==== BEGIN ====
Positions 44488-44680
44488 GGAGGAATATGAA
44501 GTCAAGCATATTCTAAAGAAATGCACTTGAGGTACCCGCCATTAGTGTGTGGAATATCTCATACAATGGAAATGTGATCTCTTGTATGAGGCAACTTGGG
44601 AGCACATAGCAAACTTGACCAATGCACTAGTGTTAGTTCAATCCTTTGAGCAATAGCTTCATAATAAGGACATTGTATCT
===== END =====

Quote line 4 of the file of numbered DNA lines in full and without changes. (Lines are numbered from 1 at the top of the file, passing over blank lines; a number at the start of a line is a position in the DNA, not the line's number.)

44601 AGCACATAGCAAACTTGACCAATGCACTAGTGTTAGTTCAATCCTTTGAGCAATAGCTTCATAATAAGGACATTGTATCT